At first, the people cheered, said Lina El-Wardani in Al-Ahram (Egypt). After Judge Ahmed Refaat described Hosni Mubarak’s rule as “30 years of black, pitch-black hopelessness,” and read out the sentence of life in prison, the courtroom erupted into chants of “God is great!” Across the nation, Egyptians rejoiced that Mubarak would be punished for ordering the slaughter of hundreds of peaceful protesters during last year’s democratic uprising. But then came the blow. Top police chiefs were acquitted, and Mubarak and his sons were found not guilty of corruption charges. As the judges departed the courtroom, lawyers began to shout, “The people want an independent judiciary!” and “Down with the regime!”
Egyptians’ mixed emotions are understandable, said The National (United Arab Emirates) in an editorial. But once the verdict has sunk in, they should realize that they have cause to celebrate a great achievement. Egypt is the first Arab country to sentence its former leader to life imprisonment for crimes against his own people. The image of Mubarak sitting quietly in court, listening to a legal judgment, is a stark contrast to “the grainy footage of Iraq’s Saddam Hussein being dragged to the gallows” or Libya’s Muammar al-Qaddafi “being battered to death by his enemies.” The transition from autocracy to democracy may be tough, but Egypt is showing the way.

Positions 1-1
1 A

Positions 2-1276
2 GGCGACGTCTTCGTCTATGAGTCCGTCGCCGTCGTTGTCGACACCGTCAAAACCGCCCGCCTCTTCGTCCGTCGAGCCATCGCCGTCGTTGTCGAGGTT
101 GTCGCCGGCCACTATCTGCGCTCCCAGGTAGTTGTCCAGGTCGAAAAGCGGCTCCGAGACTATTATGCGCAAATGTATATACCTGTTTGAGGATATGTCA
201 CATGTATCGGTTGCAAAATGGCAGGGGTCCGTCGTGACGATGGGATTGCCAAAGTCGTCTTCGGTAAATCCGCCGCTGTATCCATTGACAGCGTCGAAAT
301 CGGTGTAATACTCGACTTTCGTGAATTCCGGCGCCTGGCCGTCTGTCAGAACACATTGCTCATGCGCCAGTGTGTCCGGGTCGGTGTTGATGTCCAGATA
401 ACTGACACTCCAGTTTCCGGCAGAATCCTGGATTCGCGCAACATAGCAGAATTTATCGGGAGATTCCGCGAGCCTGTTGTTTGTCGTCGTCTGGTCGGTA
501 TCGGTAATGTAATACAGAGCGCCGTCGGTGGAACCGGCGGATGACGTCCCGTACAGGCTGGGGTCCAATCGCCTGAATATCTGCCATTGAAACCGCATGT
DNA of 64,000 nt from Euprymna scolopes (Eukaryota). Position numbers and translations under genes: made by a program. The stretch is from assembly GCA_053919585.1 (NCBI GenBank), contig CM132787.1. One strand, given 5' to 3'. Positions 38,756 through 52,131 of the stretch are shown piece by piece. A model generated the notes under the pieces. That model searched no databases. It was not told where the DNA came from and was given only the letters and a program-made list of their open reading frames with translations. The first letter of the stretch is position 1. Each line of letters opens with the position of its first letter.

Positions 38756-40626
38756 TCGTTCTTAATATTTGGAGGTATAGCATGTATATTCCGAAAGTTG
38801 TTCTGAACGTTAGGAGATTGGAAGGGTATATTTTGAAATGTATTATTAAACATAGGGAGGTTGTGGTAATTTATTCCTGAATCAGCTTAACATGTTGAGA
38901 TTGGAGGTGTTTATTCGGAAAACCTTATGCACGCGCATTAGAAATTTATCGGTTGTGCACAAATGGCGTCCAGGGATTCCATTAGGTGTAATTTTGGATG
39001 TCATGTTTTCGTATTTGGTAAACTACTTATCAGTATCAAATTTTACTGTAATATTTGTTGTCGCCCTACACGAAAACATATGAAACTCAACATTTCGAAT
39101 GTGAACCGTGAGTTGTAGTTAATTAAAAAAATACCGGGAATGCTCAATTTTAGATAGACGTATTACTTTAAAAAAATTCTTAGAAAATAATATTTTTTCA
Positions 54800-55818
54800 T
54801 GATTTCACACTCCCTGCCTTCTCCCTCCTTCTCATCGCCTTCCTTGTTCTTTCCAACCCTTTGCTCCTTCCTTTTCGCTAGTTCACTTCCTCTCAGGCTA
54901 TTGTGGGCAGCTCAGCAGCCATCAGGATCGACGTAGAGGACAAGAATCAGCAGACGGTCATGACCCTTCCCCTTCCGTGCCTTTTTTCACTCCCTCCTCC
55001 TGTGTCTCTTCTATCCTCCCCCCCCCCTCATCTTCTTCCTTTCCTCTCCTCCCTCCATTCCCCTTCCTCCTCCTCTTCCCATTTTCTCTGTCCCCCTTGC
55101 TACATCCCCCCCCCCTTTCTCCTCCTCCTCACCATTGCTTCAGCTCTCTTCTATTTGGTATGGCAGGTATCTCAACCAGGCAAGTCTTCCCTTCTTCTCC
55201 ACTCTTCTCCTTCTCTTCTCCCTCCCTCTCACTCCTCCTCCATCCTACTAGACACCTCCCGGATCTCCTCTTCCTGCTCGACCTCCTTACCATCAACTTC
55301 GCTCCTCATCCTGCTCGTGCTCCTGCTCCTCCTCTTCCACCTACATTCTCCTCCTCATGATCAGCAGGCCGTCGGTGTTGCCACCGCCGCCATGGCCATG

This judgment should spur our country to move on, said Ziad Sahar in Al Jumhuriyah (Egypt). Instead, politicians are using it as an excuse to keep a sense of general outrage alive. Two of the candidates who failed to qualify for next week’s presidential runoff are among those calling for demonstrations in Tahrir Square and urging the people “to reject the rulings of fair justice.” And the Muslim Brotherhood is no less cynical, said Mamdouh Hamza in Al-Akhbar (Egypt). Its participation in street protests and marches is “being organized as part of its candidate Mohammed Mursi’s presidential campaign.” The Brotherhood cares nothing about achieving justice for the martyrs of the revolution or rescuing the revolution’s democratic aims.
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The Mubarak verdict could affect the runoff between Mursi and former regime figure Ahmed Shafiq, said Nada El-Kouny in Al-Ahram. Many outraged Egyptians say they’ll join leftists and secularists in boycotting the vote. Low turnout would give Mursi an edge, since the Muslim Brotherhood is so well organized. But if the protests over the verdict turn violent in the coming days, Shafiq could benefit as the law-and-order candidate. All eyes are “once again on Tahrir Square.”
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